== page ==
Boeing’s NeXt program focuses on urban mobility. Boeing has teamed up with Uber Air’s flying taxi service to develop a VTOL vehicle to begin ferrying passengers planned for 2023. You can view a video of their Passenger Air Vehicle [PAV] vehicle here.
Boeing’s Passenger Air Vehicle [PAV] – VTOL
Dufour Aerospace (private)
Dufour Aerospace is a Swiss company developing the aEro 2, an advanced electric VTOL aircraft that brings you from your doorstep to nearly anywhere you want over 5 times faster than a car but at the same cost per kilometer.
The company plans to be in the testing phase in 2020 for their aEro 2 electric VTOL.
aEro2 – All electric VTOL vehicle
Embraer [BR: EMBR3 ] (ERJ)
Embraer’s Embraer X unit is focused on disruptive technology such as VTOLs. Embraer recently unveiled their eVTOL aircraft concept. You can view a video here.
Embraer’s concept eVTOL
Eviation Aircraft (OTCPK:EVTNF)
The Israeli startup Eviation Aircraft took the aviation world by storm recently at the Paris Air Show. Eviation received a “double-digit” number of orders for their $4 million electric plane called Alice. CNBC reported US regional airline Cape Air as their first customer forecasting first delivery in 2022.
The aircraft can fly 650 miles (1,046 km) at around 500 miles per hour (805 km/h) with three electric motors on the tail and one on each wingtip. The prototype carries a 900 kWh lithium-ion battery. The plane carries nine passengers.
Alice: A fully electric 9 seater plane, 900kWh battery, 650-mile range
Harbour Air/MagniX (private)
Harbour Air recently announced they will run an all-electric aircraft fleet. MagniX is focused on providing advanced all-electric propulsion system for commercial aviation & defense.
Harbour Air will be the first seafaring airline to convert its complete fleet of de Havilland Beaver, Otter, Twin Otter aircraft and lone Cessna Caravan to electricity. These 41 vintage aircraft will be converted to reach a longer lifecycle with highly improved efficiency and lowered maintenance costs, a win-win for all…..Harbour Air will have to work closely with MagniX, the company that developed the 750 hp electric motor and battery pack that will give the aircraft enough electricity and power for about an hour of flight.
Joby Aviation (private)
Joby Aviation is a California-based start up focusing on developing a flying electric taxi vehicle. The Company has spent the last decade developing its own electric motors and their eVTOL vehicle. Then, in February 2018, the Company announced a $100 million in venture funding from investors including Intel Capital, Toyota AI Ventures, JetBlue Technology Ventures, and Capricorn Investment Group (who also backed Tesla (NASDAQ:TSLA)). Their latest VTOL vehicle is being developed to fly as many as five people as far as 150 miles on a single electric charge.
Joby is also working on a conventional style electric plane project, “the Sceptor” with NASA.
The X-57 Maxwell electric plane (The Sceptor project)
Kitty Hawk (private)
Kitty Hawk was established by Google’s co-founder Larry Page. They have two key electric aircraft under development and testing – The Cora (2 passengers) and the Flyer (single pilot).
Kitty Hawk’s Cora is designed as an all-eVTOL taxi with about 100 kilometers of range.
On June 25, 2019, Kitty Hawk announced:
Boeing and Kitty Hawk form strategic partnership. The strategic partnership will bring together the innovation of Kitty Hawk’s Cora division with Boeing’s scale and aerospace expertise.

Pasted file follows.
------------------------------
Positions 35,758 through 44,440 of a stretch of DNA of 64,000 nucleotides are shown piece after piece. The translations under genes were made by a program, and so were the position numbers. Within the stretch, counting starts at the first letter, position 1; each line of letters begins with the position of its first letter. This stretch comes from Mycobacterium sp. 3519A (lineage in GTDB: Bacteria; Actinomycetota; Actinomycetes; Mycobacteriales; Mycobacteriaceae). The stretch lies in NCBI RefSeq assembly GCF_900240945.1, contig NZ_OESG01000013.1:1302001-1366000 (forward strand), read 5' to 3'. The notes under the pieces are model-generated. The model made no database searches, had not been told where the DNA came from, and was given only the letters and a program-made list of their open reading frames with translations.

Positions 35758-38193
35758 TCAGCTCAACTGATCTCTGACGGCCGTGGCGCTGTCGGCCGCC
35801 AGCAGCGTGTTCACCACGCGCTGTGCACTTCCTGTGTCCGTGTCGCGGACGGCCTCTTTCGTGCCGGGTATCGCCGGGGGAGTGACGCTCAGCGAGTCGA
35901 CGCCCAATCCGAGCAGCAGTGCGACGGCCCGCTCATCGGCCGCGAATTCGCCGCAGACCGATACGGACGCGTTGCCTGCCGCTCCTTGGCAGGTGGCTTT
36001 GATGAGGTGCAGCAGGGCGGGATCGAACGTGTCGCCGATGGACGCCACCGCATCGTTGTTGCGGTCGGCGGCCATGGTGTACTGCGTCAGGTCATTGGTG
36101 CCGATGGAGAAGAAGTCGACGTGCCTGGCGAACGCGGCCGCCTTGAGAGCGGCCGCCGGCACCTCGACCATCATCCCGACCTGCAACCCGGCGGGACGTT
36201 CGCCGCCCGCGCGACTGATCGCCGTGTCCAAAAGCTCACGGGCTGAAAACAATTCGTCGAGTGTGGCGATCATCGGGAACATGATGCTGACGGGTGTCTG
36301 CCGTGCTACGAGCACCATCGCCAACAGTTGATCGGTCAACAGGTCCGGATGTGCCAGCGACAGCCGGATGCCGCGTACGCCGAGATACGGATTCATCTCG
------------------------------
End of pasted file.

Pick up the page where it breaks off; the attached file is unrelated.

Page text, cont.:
Cora electric ETOL – 2 passengers, 100 km range
Germany’s Lilium aviation’s jet vertical take-off and landing (VTOL), zero-emission electric aircraft has completed its first flight in Germany. With remote controls from the ground, the unmanned two-seater faced a series of tests, including a mid-air transition from hovering to horizontal flight. The Company aims for its first manned flight in 2019 and a five-seater air taxi service planned by 2025.
Lilium’s five-seater all-electric plane
Pipistrel is an established light aircraft manufacturer with over 1300 Pipistrel aircraft flying in 90 countries. Pipistrel already makes two small electric planes – The Alpha Electro and the Taurus Electro.
Pioneer of high technology in light aviation, unveiling revolutionary concepts such as electric flight and pursuing extreme aeroefficiency.
Tesla has no current plans for an electric plane; however, Elon Musk has been looking at the idea for some years and, of course, also founded the Space X rocket company.
Electrek reported in July 2019:
Tesla Electric Airplane? Elon Musk sees electric aircraft in 5 years. Quoting a Musk tweet when asked about electric planes: “Yes, but still a bit too limited on range. That will change in coming years as battery energy density improves.” When he revealed that he had a design for an electric VTOL aircraft, Musk estimated that Li-Ion batteries would need to achieve a 400 Wh/kg energy density in order for batteries to beat kerosene and his electric aircraft to be viable. Today, battery cells with high cycles are achieving about 300 Wh/kg of energy density.
Wright Electric (private)
Wright Electric is a startup aiming to create a commercial airliner that runs on batteries and for distances of less than 300 miles. easyJet (OTCPK:EJTTF) announced it was developing with Wright Electric an electric 180-seater aircraft by 2027. To date, the Company has built a two-seat proof of concept electric plane. They also advocate using swappable battery packs with advanced cell chemistry.
Wright Electric is also making preparations to perform a first flight of a nine-seat electric aircraft in 2019.
The Company states:
Wright Electric’s goal is for every short flight to be zero-emissions within 20 years. Our first plane is an airliner designed for flights like New York-Boston, London-Paris, and Seoul-Jeju.
Zunum Aero (private)
Zunum Aero is an aircraft manufacturer startup based in Kirkland, Washington that is backed by Boeing HorizonX and JetBlue Technology. The company’s concept is to make short haul flights affordable, easy and simple.